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This requires a little bit of context, so please bear with me.

Ron Weasley: "Wingardium Leviosa!"
Hermione: "You're saying it wrong. It's Wing-gar-dium Levi-o-sa, make the 'gar' nice and long."

— Hermione Granger being condescending toward Ronald Weasley

In linguistics, one of the first things you're taught is that with a few exceptions (e.g. onomatopoeia, sound symbolism), the mapping between words and their meanings is completely arbitrary. To quote Shakespeare, "What's in a name? that which we call a rose by any other name would smell as sweet;". Nothing about the rose changes no matter what sequence of sounds you use to refer to it, and inversely, nothing about the sound sequence "r", "o" and "z" will tell you anything about the flower. Furthermore, contrary to popular belief, the specific signs of sign languages used by the deaf are just as arbitrary as spoken and written languages in their mapping between sound and meaning. In Harry Potter, however, the form taken on by spells does in fact seem to depend on the specific sounds of the incantation (as well as wand/hand movements). While spells do tend to have an etymology somewhat related to their function in other languages, Latin and Greek are no less arbitrary than English or any other language. What about wizards in other parts of the world who speak languages not rooted in a classical occidental language? Do Chinese wizards use the same incantations as English wizards? Superficially, it would make sense if the incantations and wand movements used are just traditional, the important part being a mental association between these actions and the effect that results. If this were the case, a young wizard could be taught to cast a levitation charm with the incantation Avada Kedavra, or Lumos, or Banana, or anything else.

"Lapses in concentration while charming can result in painful side effects — remember Wizard Baruffio, who said 's' instead of 'f' and found himself lying on the floor with a buffalo on his chest."

—The Standard Book of Spells, Grade 1

So what is it, the pronunciation or the concentration? Do the sounds spoken somehow influence or shape the magical "field" that is emitted? What about non-verbal spells? Has the wizard gotten skilled enough to mentally emulate whatever effect the sounds have?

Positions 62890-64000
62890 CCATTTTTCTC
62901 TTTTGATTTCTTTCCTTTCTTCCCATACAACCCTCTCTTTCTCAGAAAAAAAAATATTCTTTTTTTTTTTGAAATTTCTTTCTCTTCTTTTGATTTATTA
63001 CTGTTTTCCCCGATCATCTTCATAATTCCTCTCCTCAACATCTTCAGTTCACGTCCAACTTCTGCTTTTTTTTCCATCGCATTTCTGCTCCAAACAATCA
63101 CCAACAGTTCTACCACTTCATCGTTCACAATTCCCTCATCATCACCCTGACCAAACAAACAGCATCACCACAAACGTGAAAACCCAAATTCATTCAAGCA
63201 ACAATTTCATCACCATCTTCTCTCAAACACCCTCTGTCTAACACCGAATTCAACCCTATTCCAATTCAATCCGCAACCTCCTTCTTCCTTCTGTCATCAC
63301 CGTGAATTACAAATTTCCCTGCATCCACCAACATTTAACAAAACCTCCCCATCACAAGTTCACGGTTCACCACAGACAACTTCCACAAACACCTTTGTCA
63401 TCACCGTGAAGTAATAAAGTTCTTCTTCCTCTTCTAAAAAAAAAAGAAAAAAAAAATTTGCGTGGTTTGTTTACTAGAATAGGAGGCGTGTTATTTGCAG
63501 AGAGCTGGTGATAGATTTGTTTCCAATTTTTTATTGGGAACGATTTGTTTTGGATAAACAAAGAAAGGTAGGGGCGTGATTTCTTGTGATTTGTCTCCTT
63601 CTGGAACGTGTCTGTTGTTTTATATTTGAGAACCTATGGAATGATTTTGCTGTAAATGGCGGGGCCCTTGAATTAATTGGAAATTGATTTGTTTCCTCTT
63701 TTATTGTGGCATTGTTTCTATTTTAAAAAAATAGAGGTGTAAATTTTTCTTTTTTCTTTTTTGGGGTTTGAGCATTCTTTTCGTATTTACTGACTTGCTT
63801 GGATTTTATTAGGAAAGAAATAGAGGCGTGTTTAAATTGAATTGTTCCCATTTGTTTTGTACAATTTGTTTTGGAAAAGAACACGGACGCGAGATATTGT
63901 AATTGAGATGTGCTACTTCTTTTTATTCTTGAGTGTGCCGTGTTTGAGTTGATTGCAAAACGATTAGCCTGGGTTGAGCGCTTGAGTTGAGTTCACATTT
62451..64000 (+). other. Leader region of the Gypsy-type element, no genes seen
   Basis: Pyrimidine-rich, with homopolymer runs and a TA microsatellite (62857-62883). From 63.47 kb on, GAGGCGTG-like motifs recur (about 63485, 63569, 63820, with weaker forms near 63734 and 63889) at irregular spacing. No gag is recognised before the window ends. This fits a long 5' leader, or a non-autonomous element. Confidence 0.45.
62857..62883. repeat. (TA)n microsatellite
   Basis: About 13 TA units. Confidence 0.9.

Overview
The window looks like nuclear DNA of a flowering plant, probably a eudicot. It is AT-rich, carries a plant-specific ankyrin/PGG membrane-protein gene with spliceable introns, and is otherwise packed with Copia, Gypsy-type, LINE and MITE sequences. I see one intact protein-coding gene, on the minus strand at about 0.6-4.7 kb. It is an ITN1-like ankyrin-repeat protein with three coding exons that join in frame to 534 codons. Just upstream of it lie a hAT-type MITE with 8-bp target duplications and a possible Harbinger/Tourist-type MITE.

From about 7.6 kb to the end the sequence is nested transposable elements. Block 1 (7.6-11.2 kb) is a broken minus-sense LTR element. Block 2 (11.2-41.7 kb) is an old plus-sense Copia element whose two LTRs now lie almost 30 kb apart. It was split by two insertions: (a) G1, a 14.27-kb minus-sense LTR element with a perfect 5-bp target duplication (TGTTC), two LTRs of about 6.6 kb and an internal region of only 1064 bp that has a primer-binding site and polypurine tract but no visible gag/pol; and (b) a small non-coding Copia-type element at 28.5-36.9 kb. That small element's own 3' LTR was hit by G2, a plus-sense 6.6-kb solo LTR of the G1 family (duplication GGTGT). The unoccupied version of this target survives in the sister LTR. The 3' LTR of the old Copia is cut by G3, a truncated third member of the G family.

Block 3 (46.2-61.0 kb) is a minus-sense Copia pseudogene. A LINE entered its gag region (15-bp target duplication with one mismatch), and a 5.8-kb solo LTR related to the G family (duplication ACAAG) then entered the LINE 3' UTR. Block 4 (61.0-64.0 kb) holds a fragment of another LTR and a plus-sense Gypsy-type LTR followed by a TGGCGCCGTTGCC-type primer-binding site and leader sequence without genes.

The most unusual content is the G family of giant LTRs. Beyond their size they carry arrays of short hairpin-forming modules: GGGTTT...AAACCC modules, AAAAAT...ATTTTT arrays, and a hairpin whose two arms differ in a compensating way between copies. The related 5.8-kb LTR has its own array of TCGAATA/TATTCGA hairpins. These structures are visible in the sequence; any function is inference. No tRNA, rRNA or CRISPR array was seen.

One guess I have is the use of incantations as a means of "communicating" with a wand, which is shown in the last book to be something comparable to conscious and intelligent. Even then though, if the incantation were being used as sort of a code-word or instruction to the wand, whether wands come "preprogrammed" or learn the incantation concurrently with the wizard, this should be just as arbitrary unless specific sounds or thoughts of sounds are what create different types of magical effects.

Examples abound, the most relevant in this case is Sectumsempra. How is it possible that Harry could cast this spell correctly without knowing what it does, just from knowing the sound and wand movements involved? I vaguely recall something about wand movements next to it. The shape of a knife is not arbitrary, and used against someone will cause very specific, obvious effects. It's possible that the wand movements somehow directed the magic into a cutting "shape", but the incantation was still necessary, and it seems unlikely that if it were not arbitrary, Harry would have had to have had at least some idea as to the spell's effect.

The time Harry learned "Episkey" from Tonks brings to mind another possibility. I can't remember the exact quote, but he mentions that it's similar enough to other spells he already knows, and was later able to use it on one of the Gryffindor chasers. It seems that witnessing the spell was enough to learn it, but only because Harry had sufficient background knowledge. Possibly relevant,

"J. K. Rowling writes in Harry Potter and the Half-Blood Prince that Harry's knowledge tells him this spell could belong to a variety of healing spells, in the same way a species of plants belongs to a larger genus."

One thing from the books that seems very clear is that we know precious little about how magic actually works. It could very well be that there is a great deal more going on underneath the surface than what we can glean about the science of magic, but working with what is known, I've come up short trying to find an internally consistent hypothesis concerning the form-function relationship of incantations and spells.

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    Awsome question. The answer would take a whole 100+-chapter fanfic. Wait, it actually did: HP:MOR – DVK-on-Ahch-To Sep 28 '15 at 14:30
  • I'm not clear- are you specifically referring to the physics of magic within the Harry Potter universe, or in all literature/mythology/belief systems? Because those are two very, very different questions. – Broklynite Sep 29 '15 at 0:18
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    "How is it possible that Harry could cast this spell correctly without knowing what it does, just from knowing the sound and wand movements involved?" - real world analogy: you don't have to know what console command does to type it into console and hit Enter. – Kreiri Sep 29 '15 at 16:54
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    Good analogy — what is the console? how is it programmed? how does it work? – Matthew Morrone Sep 29 '15 at 17:00